“I will therefore that men pray every where, lifting up holy hands, without wrath and doubting” (I Timothy 2:8).
I’m often asked if Paul meant we should literally lift our hands when we pray. Since this is how David prayed (Ps. 141:2), we know there’s nothing wrong with doing so, as long as you understand what Paul meant when he stipulated that the hands you lift in prayer must be “holy.”
I say that because some think that Paul is referencing the Law, where God vowed He wouldn’t hear His people if the hands they lifted in prayer weren’t holy:
“…when ye spread forth your hands, I will hide Mine eyes from you: yea, when ye make many prayers, I will not hear: your hands are full of blood” (Isa. 1:15 cf. Ps. 66:18).
But this cannot be what Paul had in mind here, for “we are not under the law, but under grace” (Rom. 6:15). Sin does not hinder your prayers in the dispensation of grace, but all who love the Lord will be careful not to presume upon God’s grace by continuing in sin that grace may abound (Rom. 6:1,2).
But this means there must be some other reason the apostle speaks of lifting up holy hands, and there is. You see, in the context, Paul has just finished instructing us to pray “for kings, and for all that are in authority” (I Tim. 2:1,2). So Paul is actually saying that the hands you lift in prayer to pray for our leaders in government must not be involved in any unholy subversive activities against the leaders in government for whom you are praying, leaders to whom God says we should be subject (Titus 3:1) without resisting (Rom. 13:1-7).
This is also why Paul says men should pray “without wrath and doubting” (I Tim. 2:8). Some would connect his words here to the kingdom program, where the Lord told the Jews to whom He ministered, (See Matthew 15:24 and Romans 15:8.) “when ye stand praying, forgive, if ye have ought against any” (Mark 11:25). There was certainly no room for wrath in an instruction like that! They were also told,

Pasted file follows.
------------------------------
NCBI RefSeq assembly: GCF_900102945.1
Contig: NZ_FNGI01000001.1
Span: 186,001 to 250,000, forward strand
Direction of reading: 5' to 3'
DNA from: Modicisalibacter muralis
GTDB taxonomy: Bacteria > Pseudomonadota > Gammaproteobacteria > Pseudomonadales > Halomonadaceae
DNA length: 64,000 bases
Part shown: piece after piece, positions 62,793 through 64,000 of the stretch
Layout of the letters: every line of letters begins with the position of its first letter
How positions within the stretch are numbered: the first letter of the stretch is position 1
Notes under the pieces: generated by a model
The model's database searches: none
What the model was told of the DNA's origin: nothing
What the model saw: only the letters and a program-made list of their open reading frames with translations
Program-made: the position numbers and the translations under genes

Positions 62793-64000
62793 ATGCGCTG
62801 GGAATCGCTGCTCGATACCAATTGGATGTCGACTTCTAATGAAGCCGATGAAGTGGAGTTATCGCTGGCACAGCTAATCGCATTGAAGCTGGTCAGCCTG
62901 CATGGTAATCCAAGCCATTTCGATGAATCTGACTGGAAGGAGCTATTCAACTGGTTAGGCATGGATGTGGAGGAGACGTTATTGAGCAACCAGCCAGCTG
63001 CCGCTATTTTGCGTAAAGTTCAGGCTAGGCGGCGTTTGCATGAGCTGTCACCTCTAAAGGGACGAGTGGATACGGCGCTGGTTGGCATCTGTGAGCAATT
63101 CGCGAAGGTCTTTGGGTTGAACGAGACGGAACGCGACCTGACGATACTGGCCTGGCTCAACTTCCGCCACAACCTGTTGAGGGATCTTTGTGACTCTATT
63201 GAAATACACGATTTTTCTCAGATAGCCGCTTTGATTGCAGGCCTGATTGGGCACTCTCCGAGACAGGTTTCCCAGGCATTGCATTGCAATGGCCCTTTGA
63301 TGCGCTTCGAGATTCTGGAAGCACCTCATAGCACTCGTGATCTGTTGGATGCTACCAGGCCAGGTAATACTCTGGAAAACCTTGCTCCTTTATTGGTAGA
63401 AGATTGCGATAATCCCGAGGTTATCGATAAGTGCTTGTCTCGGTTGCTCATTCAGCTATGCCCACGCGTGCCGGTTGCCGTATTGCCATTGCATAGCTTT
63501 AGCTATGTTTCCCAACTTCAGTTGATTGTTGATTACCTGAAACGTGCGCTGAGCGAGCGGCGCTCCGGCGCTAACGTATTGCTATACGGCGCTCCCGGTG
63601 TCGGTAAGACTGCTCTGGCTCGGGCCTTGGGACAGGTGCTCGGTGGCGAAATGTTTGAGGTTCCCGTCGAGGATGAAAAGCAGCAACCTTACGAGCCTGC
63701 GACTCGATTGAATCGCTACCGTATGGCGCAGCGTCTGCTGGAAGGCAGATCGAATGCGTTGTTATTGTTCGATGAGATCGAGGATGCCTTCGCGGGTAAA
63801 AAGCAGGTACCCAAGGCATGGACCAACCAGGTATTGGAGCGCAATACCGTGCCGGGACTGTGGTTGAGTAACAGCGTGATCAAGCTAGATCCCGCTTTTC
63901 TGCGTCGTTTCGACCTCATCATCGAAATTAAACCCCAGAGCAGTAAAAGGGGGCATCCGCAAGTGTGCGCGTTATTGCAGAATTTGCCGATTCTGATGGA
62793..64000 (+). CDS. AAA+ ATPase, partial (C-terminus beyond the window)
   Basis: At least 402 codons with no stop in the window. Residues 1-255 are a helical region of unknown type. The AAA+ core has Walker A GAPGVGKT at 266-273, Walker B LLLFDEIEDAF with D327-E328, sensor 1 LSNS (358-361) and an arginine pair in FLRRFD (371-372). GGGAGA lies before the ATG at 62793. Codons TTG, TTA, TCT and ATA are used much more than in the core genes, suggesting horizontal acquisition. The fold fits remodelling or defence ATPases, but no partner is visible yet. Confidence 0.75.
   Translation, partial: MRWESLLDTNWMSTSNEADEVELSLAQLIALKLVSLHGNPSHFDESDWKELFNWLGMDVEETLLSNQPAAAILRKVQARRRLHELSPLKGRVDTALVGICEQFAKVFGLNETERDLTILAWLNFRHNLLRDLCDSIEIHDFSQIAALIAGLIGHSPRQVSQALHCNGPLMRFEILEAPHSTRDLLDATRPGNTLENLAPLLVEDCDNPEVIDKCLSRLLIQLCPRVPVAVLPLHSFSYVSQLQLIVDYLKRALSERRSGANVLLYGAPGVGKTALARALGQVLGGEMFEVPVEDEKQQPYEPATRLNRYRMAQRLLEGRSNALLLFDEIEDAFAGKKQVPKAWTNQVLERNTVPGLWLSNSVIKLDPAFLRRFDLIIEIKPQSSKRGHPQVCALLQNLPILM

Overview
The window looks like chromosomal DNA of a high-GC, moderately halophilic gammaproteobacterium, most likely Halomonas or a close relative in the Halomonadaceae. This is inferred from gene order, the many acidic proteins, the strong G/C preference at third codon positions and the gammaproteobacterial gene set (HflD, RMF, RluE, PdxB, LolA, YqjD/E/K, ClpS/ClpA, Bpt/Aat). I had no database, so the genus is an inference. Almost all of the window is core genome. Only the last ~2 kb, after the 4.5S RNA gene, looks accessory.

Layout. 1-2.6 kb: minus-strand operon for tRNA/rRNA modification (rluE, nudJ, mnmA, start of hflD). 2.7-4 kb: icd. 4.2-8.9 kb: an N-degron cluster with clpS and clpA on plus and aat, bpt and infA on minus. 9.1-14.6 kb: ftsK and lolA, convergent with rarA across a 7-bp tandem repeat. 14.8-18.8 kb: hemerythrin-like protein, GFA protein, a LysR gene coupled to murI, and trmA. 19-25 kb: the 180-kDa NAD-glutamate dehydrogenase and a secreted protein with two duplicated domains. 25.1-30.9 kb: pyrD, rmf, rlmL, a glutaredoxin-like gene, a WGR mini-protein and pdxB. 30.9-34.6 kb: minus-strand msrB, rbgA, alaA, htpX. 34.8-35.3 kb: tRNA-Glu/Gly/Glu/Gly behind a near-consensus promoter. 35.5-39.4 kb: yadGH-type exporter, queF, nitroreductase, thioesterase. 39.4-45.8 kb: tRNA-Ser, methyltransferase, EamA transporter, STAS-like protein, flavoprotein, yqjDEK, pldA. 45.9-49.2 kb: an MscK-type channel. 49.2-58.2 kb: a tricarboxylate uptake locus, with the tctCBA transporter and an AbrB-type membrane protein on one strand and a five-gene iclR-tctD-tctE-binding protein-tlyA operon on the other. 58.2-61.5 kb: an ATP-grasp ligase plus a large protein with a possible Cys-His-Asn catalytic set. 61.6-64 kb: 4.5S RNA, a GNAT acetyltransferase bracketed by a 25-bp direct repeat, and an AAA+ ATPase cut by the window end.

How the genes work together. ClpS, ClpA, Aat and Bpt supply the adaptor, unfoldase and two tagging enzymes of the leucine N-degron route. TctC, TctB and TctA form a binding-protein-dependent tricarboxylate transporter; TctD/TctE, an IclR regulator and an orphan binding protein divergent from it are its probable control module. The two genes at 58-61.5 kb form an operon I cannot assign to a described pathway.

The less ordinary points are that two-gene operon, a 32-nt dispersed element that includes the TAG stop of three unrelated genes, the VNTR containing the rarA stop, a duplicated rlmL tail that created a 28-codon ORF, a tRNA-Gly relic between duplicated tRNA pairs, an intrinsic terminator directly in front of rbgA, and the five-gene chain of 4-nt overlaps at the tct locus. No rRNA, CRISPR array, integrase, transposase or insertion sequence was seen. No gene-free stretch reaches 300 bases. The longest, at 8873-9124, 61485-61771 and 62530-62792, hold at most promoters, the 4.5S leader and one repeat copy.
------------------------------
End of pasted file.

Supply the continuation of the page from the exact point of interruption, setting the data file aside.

“Whosoever shall say unto this mountain, Be thou removed, and be thou cast into the sea; and shall not doubt in his heart… he shall have whatsoever he saith… what things soever ye desire, when ye pray, believe that ye receive them, and ye shall have them” (Mark 11:23,24).
But every believer who has ever prayed without doubting, only to not receive whatsoever he prayed for, knows that we are not under God’s kingdom program for Israel any more than we are under the Law that He gave them. So these references to wrath and doubting under the kingdom program cannot be what Paul had in mind when he said to pray “without wrath and doubting.”
Rather, in the context, Paul is directing us to pray for our leaders in government without the wrath toward them that was probably so common among God’s people in Paul’s day that the apostle had to address it. Even today, believers are continuously angry with our leaders, and always doubting their ability to lead us. So Paul’s instruction that we should pray for them “without wrath and doubting” is as needful today as it was the day those words left his pen. So instead of railing on our leaders, beloved, let’s pray for them.
To the Reader:
Some of our Two Minutes articles were written many years ago by Pastor C. R. Stam for publication in newspapers. When many of these articles were later compiled in book form, Pastor Stam wrote this word of explanation in the Preface:
"It should be borne in mind that the newspaper column, Two Minutes With the Bible, has now been published for many years, so that local, national and international events are discussed as if they occurred only recently. Rather than rewrite or date such articles, we have left them just as they were when first published. This, we felt, would add to the interest, especially since our readers understand that they first appeared as newspaper articles."
To this we would add that the same is true for the articles written by others that we continue to add, on a regular basis, to the Two Minutes library. We hope that you'll agree that while some of the references in these articles are dated, the spiritual truths taught therein are timeless.